Thankful for living in America



Ted Escobar

Many are the things people say they are thankful every year as they sit for their Thanksgiving meal.

Kids often mention a toy or a pet. Teens may mention a car or a cell phone. Adults often mention loved ones, especially those who have survived a serious illness.

The people who organized the first Thanksgiving dinner did so because they were grateful for survival.

The Pilgrims, as the history books refer to them, nearly lost everything their first winter in America.

They operated as a socialist society. They were going to put their food production into one big pie. Then they were all going to share it equally.

Some people did produce, and the shared food went quickly. Many died that winter

The second year, the leader of the group decided to go with free enterprise. Everybody produced, and there was plenty of food to get through the second winter.

That’s why they were celebrating.

What I am thankful for, actually every day, is the country to which those experiences led.

George Washington, Thomas Jefferson, John Adams and the rest of the founders came later, but they realized the importance of free men and free enterprise.

You can demean some of them because they owned slaves, but don’t allow yourself to doubt the Constitution they wrote. It gave generations to come ways to improve the document itself. That’s been done and is being done.

The first time I visited Florida, in 1973, the population was still divided along racial lines even though there were laws against segregation.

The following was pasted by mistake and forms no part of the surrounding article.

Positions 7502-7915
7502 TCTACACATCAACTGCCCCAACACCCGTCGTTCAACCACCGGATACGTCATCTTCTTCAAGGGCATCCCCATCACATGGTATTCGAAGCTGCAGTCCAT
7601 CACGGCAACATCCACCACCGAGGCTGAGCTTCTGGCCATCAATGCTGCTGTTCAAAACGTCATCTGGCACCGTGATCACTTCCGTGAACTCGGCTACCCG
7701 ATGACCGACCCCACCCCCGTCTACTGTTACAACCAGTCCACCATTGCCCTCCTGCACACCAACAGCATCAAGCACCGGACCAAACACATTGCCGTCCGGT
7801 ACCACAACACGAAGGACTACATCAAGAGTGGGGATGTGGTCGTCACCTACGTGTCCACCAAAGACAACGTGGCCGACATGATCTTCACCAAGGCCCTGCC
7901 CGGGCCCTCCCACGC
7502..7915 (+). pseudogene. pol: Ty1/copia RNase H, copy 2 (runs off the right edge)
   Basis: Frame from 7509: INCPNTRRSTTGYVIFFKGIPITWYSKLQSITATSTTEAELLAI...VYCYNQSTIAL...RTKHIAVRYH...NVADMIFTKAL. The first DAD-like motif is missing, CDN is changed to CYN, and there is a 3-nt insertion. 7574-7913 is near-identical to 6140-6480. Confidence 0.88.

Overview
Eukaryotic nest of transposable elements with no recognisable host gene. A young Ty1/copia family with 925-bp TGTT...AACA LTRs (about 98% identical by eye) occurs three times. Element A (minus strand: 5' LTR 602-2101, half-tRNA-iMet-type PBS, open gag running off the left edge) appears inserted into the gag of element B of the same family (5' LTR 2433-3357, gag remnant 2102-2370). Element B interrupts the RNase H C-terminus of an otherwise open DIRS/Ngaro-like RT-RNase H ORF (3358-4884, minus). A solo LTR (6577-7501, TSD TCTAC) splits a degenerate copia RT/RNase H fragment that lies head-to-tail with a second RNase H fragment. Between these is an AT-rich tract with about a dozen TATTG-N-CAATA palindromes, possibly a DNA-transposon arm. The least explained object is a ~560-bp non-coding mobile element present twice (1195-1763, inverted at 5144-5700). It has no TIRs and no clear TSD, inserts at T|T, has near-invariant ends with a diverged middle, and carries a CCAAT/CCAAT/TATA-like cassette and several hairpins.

The last time I went to Florida, last year, that division was gone. Blacks and whites were working, playing and eating together.

What I like especially about this country is the freedom its gives me to do whatever I want. Every day, when I drive down LaPierre Road to the freeway to Sunnyside, I remind myself how fortunate I am.

I started my work career as a 6-year old shaking vines so my older sister could pick potatoes. A couple of years later, I joined her.

I was also an asparagus cutter, and the only futures I cared about were the end of the row and the end of the field.

After serving in the U.S. Air Force from 1965-1969, I started to attend college to prepare for a career in agriculture. Then one day this career fell into my lap.

I’ve met a lot of people through the years doing my work. Some were very important in politics or commerce. Some were important in other ways.

I don’t remember the names of these two gentlemen, but they reminded of the greatness of the Constitution and the country.

One had just arrived from Mexico. He stopped at my office in Toppenish, hoping I could help him find his bearings, and I did. I also asked what was the first thing he liked about the USA.

“I can go anywhere I want, to New York and back, and nobody will stop me to ask where I’m going,” he said.

The other man ran an orphanage in Honduras. He also came by the office while on a fund-raising tour of the Yakima Valley.

“Americans have no idea what poverty is,” he said. “They think it’s a house, a car, a TV and a computer. In Honduras kids wake up wondering if they’re going to eat today.

Tomorrow, when you sit down to your meal and you can’t think of what you are thankful for, try the USA. I’m sure you won’t be alone.

— Ted Escobar is the managing editor of The Daily Sun. Email him at


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